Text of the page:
When I started out on my journey for baby 2.0, I was pro-PGS testing. Completely on the PGS bandwagon. It sounded like a dream technology – something that will eliminate the concern for having a baby with a serious health problem, drastically reduce the risk of miscarriage or still birth, and increase my chance of pregnancy. And at age 40, that sounded too good to be true. But what if it is too good to be true?

After having a PGS normal embryo fail to implant at my first FET, I was shocked and devastated. After 3 subsequent rounds of IVF, 2 that resulted in no embryos even making it to blast for testing and the other ending in 2 PGS abnormal embryos, I began to seriously question the approach. The more I read about PGS testing, the more I carefully climbed down off of the PGS bandwagon. I started to read that although PGS is often recommended for older women, these older women, as well as women with diminished ovarian reserve (DOR), are the very women that may benefit least from PGS. In fact, it may actually lower IVF success rates!

There are several factors involved here. First, if you struggle to make blasts you may not even have anything to test on day 5. That means no transfer, which equals a zero percent chance of pregnancy. You might as well have saved yourself a bunch of money, shots, and ultrasounds and just had sex instead. At least that would give you some chance of pregnancy.

Second, more and more studies are coming out that call into question the accuracy of PGS test results. At my RE consult today, my RE pulled out a medical journal to show me a research study that was published just a few days ago where they transferred mosaic embryos. A lot of them. This was done in Italy. I didn’t have time to read all the details but the study found that all the mosaic embryos transferred made healthy, normal babies. In conclusion, the authors suggested that we should be transferring mosaic embryos and warned of how many babies are essentially being “thrown out”. This gets complicated because mosaicism isn’t necessarily an all or nothing thing – it comes in percentages – and some labs don’t even differentiate and instead call all mosaic embryos “abnormal”. But it doesn’t stop with mosaic embryos. Last year my own RE told me about a study he did where they biopsied embryos at day 5, but also immediately transferred one of the biopsied embryos during the fresh IVF cycle. That means they got the PGS results after the embryo was already transferred. One of the results came back abnormal (not mosaic) – it was an abnormality that was supposed to be incompatible with life. My RE and the staff all waited for this poor women to miscarry, and to their complete shock she did not. That baby is now a healthy bundle of joy. And there are lots of stories like this.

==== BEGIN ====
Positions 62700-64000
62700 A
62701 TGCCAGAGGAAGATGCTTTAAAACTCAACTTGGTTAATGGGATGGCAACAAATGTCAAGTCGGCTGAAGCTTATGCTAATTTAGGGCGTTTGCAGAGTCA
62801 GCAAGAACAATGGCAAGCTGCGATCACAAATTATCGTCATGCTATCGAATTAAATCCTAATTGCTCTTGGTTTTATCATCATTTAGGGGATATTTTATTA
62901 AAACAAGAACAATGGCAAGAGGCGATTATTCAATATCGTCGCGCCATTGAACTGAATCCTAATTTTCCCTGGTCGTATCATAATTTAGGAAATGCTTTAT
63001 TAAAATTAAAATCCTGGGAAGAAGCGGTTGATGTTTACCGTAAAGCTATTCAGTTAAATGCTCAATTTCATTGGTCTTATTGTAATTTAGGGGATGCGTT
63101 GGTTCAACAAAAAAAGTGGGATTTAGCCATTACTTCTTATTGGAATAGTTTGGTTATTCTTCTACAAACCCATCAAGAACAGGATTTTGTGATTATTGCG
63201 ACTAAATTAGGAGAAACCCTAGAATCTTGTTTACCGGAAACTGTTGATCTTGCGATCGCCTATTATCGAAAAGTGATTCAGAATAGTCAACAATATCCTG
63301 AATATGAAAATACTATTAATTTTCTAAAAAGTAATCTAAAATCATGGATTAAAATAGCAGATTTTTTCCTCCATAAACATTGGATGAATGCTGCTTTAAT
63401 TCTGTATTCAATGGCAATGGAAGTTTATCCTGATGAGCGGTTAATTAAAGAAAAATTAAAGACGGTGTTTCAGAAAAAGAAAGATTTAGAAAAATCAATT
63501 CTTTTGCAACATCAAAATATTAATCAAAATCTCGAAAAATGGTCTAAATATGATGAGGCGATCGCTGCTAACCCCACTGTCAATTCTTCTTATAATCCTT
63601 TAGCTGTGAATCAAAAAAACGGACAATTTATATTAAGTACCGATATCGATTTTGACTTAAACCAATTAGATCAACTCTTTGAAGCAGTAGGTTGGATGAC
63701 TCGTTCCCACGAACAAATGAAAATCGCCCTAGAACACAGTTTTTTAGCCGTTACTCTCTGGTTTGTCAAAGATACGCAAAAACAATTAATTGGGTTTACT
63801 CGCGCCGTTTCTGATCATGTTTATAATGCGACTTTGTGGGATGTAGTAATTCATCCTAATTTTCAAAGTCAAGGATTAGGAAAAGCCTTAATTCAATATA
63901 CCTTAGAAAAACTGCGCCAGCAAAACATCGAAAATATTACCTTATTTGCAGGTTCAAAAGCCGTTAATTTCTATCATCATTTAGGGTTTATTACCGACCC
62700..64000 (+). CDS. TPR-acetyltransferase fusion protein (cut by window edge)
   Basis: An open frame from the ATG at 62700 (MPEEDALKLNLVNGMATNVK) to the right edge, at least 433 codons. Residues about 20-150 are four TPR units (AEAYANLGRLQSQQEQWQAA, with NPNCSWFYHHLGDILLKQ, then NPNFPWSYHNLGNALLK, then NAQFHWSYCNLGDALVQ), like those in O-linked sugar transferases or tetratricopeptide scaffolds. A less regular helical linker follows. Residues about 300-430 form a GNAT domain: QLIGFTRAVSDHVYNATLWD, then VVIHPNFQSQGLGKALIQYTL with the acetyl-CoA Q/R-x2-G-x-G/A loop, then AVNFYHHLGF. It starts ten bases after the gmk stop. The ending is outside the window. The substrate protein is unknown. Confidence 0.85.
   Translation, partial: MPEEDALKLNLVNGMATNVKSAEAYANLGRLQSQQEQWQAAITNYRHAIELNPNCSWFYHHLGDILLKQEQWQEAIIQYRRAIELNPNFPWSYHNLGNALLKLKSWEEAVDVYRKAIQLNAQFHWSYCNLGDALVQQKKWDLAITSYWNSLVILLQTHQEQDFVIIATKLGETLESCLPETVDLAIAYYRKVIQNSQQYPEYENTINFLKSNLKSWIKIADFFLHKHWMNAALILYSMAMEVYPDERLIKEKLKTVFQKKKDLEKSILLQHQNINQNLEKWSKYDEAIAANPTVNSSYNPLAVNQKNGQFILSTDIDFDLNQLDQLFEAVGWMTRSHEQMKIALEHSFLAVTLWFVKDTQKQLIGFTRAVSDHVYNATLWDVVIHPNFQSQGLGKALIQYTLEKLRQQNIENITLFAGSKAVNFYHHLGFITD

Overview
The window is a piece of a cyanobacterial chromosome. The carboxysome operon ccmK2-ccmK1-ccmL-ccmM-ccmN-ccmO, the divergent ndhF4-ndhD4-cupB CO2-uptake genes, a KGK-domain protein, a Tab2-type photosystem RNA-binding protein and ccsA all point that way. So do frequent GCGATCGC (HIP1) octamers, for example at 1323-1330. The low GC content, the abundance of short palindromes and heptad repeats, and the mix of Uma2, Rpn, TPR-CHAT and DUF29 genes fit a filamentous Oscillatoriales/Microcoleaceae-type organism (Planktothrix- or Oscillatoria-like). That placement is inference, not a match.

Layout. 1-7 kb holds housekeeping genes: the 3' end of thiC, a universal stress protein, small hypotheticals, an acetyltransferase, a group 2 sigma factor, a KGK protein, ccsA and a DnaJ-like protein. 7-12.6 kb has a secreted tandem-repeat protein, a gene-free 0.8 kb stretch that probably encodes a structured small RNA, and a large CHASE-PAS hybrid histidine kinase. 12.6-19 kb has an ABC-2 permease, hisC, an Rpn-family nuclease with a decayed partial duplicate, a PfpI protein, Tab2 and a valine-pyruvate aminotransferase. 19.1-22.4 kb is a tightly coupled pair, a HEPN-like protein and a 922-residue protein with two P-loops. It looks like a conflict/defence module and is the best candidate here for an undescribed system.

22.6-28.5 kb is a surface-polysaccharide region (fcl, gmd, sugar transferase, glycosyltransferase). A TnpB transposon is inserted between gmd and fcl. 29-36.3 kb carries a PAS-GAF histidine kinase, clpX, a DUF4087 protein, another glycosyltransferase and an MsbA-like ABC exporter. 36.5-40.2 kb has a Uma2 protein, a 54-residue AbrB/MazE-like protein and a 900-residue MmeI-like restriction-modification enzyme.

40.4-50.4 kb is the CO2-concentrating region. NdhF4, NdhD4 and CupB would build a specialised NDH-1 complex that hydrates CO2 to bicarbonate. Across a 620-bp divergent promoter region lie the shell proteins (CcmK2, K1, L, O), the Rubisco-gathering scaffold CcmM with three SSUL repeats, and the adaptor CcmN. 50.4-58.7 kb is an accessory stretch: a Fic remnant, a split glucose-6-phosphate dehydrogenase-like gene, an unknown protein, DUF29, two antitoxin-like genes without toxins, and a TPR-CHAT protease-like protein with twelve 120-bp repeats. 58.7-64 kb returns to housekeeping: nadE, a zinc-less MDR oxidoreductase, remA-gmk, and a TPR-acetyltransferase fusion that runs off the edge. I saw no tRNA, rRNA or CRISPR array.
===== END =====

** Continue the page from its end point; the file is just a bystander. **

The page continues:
Furthermore, when you biopsy for PGS you are taking cells from the trophectoderm (TE), which becomes the placenta. Studies are showing a) that the TE contains more abnormal cells than the inner cell mass (ICM) that becomes the baby, b) that abnormal cells may even be pushed out into the TE to keep them out of the ICM, and c) that they may self-correct down the line after the blast stage. So when you are only biopsying the TE are you really able to make an accurate assessment of the baby? Maybe not.

One point that I found interesting in the articles I read explained that mathematical models demonstrate that when you only have 5 or 6 TE cells (a typical PGS biopsy) the rates of false negatives (saying an embryo is normal when it’s not) and false positives (saying an embryo is abnormal when it’s not) is simply too high to accurately determine whether those cells accurately reflect the ICM. Let me say that again – math says you just don’t have enough data to make a reliable determination.

I could go on, but I’m just going to link to some articles so you can do your own reading, if you care to. That being said, I do think PGS has its place.  If I made lots of blasts it could be a useful tool for helping my RE select which embryo to transfer. After all, when you have lots of blasts and several PGS normal embryos, the error isn’t as harmful. I can also see why women who have had several miscarriages would opt for PGS testing in an effort to improve the odds. But that’s not me either and I don’t have many embryos to work with.

For more reading on PGS, check out this study, this one, here’s another, and one last one. I wish I had a link for the Italian study my RE showed me today, but I don’t have electronic access to that medical journal. Ultimately it’s a hard and personal decision. Given my history, I’m not going to do PGS testing next time.